Smart returns from small plot

Farmer braved odds to earn handsome money

Smart returns from small plot

He owns a small piece of land in a prime locality in Chennai. Most people would be tempted to sell it and make good money, especially if they were in dire straits financially. But, not N Vidhyadharan. He stands tall, especially the way he shaped his future when he was down in the dumps.

Till a few years ago,Vidhyadharan was happy with his family cultivating groundnuts and simultaneously doing social work to help children. In 2011, he landed in financial problem after his groundnut crop failed, leaving him in debt. He was forced to sell most of his properties to clear debt and meet the expenses of the family. He was left with only 1,000 sq feet prime ground area at Vangaivasal in Chennai. He had almost decided to sell the plot and was scouting for buyers. Then, he came across an initiative while browsing the internet. 

It appealed to him and the 48-year-old farmer decided to dedicate half of his land to “microgreens” farming. This made him the first urban agriculturist in Chennai. “It was an overnight decision to take up microgreens farming. Now, it yields me good money,” says a happy Vidhyadharan. 

Microgreens are young greens of familiar herbs and vegetables that are used to increase the flavour and colour of salads, or as “jewellery” for any main dish. The flavour of microgreens is typically more intense than the flavour of a mature plant. According to Vidhyadharan, microgreens are tiny edible plants that are older than a sprout, but younger than a fully grown plant. It is harvested after the first “true” leaves develop. They are the smallest of the salad greens and can be grown from almost any plant variety that would produce a mature plant, such as beetroot, radish or mustard.

Vidhyadharan was lucky since the new business worked well after urban consumers, especially hoteliers across the country started purchasing microgreens from local producers rather than shipping them far-off places. This has created new opportunities for small growers to start or expand their business. “Initially, I invested only Rs 7,500 to buy trays, wooden and iron racks and a old unused refrigerator,” the farmer, who starts his activities with his housewife J Jayarani at 6.30 am, said.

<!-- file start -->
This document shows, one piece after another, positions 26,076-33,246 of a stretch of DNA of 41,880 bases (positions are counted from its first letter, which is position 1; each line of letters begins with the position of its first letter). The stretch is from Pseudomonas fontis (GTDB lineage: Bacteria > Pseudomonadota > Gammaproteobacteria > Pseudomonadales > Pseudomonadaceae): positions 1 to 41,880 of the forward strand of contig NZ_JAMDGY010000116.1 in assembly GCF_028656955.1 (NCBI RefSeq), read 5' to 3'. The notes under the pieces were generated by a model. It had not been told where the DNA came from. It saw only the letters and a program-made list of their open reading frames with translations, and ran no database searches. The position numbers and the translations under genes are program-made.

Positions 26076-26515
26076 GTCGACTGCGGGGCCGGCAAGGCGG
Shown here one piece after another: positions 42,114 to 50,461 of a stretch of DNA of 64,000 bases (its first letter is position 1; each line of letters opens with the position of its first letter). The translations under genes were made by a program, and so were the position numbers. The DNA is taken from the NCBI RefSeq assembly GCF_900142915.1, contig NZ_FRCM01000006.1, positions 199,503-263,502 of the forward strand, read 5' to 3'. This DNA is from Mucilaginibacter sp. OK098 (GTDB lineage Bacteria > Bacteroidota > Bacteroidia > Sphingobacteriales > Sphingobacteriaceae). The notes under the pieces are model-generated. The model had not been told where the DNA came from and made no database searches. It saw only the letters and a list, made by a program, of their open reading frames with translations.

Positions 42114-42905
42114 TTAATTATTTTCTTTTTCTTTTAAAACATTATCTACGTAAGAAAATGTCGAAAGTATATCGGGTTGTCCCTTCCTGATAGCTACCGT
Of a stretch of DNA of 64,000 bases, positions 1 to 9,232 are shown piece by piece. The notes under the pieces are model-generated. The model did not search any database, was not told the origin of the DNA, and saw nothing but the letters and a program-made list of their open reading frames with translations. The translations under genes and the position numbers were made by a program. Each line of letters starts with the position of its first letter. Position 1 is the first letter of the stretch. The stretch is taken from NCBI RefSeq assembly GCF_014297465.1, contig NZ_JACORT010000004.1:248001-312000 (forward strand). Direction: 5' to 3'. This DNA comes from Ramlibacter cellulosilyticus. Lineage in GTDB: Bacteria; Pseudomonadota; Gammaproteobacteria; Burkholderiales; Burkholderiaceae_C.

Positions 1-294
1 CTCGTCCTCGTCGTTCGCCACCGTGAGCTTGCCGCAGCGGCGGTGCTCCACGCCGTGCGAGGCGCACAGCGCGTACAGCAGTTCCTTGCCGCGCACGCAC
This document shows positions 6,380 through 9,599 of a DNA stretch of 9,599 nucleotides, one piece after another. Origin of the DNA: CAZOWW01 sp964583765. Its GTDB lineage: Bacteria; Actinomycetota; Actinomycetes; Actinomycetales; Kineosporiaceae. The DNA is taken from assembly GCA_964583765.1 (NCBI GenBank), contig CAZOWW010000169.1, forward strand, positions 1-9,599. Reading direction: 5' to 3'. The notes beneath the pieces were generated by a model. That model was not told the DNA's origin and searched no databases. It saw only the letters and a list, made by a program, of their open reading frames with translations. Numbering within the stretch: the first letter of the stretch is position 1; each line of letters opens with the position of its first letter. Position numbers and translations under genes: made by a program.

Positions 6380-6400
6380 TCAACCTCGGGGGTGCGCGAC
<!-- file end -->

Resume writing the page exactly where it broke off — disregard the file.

“We have dedicated about 600 sq feet space exclusively for cultivating tiny greens and made that area into a very small ground of square shape by setting up racks to keep trays,” Jayarani, who also encouraged her husband to take up this business, said. “Many relatives told us to sell the land to clear the debts. They discouraged us from taking up new venture. We took a chance. It clicked,” she said. 

The couple’s sincerity and hard work paid dividends early with returns coming within one month. “Though the work needs a lot of patience, the whole process is not that difficult and the Rs 25,000 earnings are guaranteed per month,” she claimed. “Often, microgreens are confused with sprouts. They are not sprouts. Sprouts are just germinated seeds grown in water that are eaten whole, with the seed, root and stem,” Vidhyadharan pointed out. They are commonly grown in soil. The microgreens are free from diseases and are harvested by cutting, without any roots.

Researchers have even found the nutritional value is much higher as well. Microgreens can be grown in soil, which is best suited for most small growers, as the initial costs are lower than other methods. Any high quality potting soil blend with organic fertiliser will work well for microgreens. The growing process involves spreading seeds on top of the soil in tray, tamping them in, and covering them with humidity dome. The seed trays can be kept in a dark place while germinating, as light is not required during germination.

Microgreens can be grown even in a basement or garage under lights. “The water for the plants should be free from chlorine and other chemicals, and a liquid fermented plant extract is added to the water to provide a micro-nutrient boost,” he said.The colourful varieties, such greenpea, pearl millet, fox-tail, cowpea and many more are popular with chefs, as their vivid purple and red colouring add a spicy splash of colour on the dinner or salad plate.

“New microgreen growers, especially in areas where the big restaurants and star hotels are located, are finding a ready market for their microgreen crops, which can be ready to harvest in under two weeks,” Dr Soundararajan P, Corporate Executive Chef of Mahindra Holidays and Resorts, said. Soundararajan is also a general secretary for Indian Federation of Culinary Association.

He says that microgreens can be cut and packaged and this allows chefs to serve a truly “fresh-picked” salad by just harvesting from the tray. Popular baby greens, including arugula, beet, mustard, mizuna, rainbow chard and tatsoi are also used. According to him, microgreens became popular only a couple of decades ago, when a few trendy US chefs started using them to add “blink” to their garnishes and salads. That popularity has continued to grow, with microgreens named as one of the hot new food trends.

S Venkatesh, a nutritionist, said that studies have shown that microgreens, often contain 10 times more nutrients than that of mature plants since it do not contain any chemical fertiliser. “Microgreens have consistently high levels of important nutrients like vitamin C, vitamin E, vitamin K, lutein and beta-carotene,” he said. Researchers have also found they are loaded with “phyto-nutrients” or natural chemicals found in foods that provide health benefits.  

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